Turn your eyes, fellow citizens, and observe the deplorable situation; see our temples defiled, our children torn from our arms by our barbarous tyrants for their shameful pleasures; our houses despoiled, our fields devastated, and ourselves vile slaves. It is time to break an insupportable yoke, to deliver our country; to throw down the crescent from its height; to elevate the cross, the standard by which we may still conquer, and thus avenge our country and our holy religion from the profanation and the mockery of barbarians.

Among ourselves, the most noble is he who would most bravely defend the rights of his country; and who would most usefully serve it. The assembled nation will direct its friends, and to a Supreme tribunal all our actions will be subjected.

Let us then all act with one mind. Let the rich sacrifice a portion of their wealth. Let the ministers of religion excite the people by their own example. Let the learned contribute by their useful counsels; and let our brethren who serve foreign Powers either in a military or civil capacity, each take his leave of the Power whom he serves, and all united run the sublime and brilliant career which now opens to them. Let them each pay to his country the tribute which is due to her. Let us arm ourselves without delay with our ancient valour, and I promise, in a short time, victory, and with it every happiness. Where shall be found those mercenaries and vile slaves who would dare to oppose a nation combating for its own independence? Witness the heroic efforts of our ancestors. Witness Spain, which, single and alone, conquered the invincible phalanxes of a tyrant.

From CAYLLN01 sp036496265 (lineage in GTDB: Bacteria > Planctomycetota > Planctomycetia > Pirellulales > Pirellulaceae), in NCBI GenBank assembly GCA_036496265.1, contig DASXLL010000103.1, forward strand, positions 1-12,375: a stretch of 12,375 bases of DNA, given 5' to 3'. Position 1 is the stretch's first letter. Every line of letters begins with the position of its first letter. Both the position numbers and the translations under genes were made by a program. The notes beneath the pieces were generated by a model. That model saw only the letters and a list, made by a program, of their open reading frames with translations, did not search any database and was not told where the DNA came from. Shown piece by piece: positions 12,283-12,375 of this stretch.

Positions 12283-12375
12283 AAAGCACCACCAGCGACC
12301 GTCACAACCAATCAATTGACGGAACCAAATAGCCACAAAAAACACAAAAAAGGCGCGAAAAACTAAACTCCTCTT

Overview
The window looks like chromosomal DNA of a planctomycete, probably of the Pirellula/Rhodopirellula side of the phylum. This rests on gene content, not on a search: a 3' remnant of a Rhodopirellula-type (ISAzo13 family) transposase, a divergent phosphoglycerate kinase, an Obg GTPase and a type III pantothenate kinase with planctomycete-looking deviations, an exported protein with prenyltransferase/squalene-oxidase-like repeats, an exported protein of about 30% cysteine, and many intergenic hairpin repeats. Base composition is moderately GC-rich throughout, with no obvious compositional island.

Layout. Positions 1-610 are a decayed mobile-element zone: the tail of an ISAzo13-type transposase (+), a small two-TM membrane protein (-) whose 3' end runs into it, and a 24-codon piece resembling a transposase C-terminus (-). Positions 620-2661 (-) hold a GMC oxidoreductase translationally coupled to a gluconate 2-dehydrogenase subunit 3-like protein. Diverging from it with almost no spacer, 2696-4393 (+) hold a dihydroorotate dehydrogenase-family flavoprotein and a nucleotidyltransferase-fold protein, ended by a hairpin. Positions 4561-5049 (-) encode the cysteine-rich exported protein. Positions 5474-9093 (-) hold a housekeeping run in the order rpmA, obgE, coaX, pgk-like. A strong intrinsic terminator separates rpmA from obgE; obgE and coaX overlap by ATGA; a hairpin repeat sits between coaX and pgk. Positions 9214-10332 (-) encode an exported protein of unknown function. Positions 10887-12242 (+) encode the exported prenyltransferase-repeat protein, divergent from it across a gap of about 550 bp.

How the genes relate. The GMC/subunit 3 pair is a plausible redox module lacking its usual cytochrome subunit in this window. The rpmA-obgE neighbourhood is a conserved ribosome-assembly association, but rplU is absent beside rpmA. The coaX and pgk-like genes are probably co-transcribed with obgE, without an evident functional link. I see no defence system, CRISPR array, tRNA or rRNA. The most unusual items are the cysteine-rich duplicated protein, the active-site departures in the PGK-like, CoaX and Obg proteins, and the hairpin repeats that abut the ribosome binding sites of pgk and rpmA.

Fellow Citizens! Union, respect for our holy Religion, obedience to the laws, and to the Chiefs, a noble bravery and constancy assure us of victory. It will crown with laurels ever verdant our heroic efforts. It will engrave in ineffacible characters our  names in the Temple of Immortality for the example of future generations. The country will recompense her true children who obey her voice, by the price of glory and of honour. But she will reprove as illegitimate, and as Asiatic bastards, those who show themselves deaf and disobedient to her call, abandoning their name, like that of traitors, to the malediction of posterity.

Let us recollect, brave and generous Greeks, the liberty of the classic land of Greece; the battles of Marathon and Thermopylae; let us combat upon the tombs of our ancestors, who, to leave us free, fought and died. The blood of our tyrants is dear to the shades of the Theban Epaminondas, and of the Athenian Thrasybulus, who conquered and destroyed the thirty tyrants — to those of Harmodius and Aristogiton, who broke the yoke of Pisistratus — to that of Timoleon, who restored liberty to Corinth and to Syracuse — above all, to those of Miltiades, Themistocles, Leonidas, and the three hundred who massacred so many times their number of the innumerable army of the barbarous Persians — the hour is come to destroy their successors, more barbarous and still more detestable. Let us do this or perish. To arms, my friends, your Country calls you.


Jassy, Feb. 23 (March 7), 1821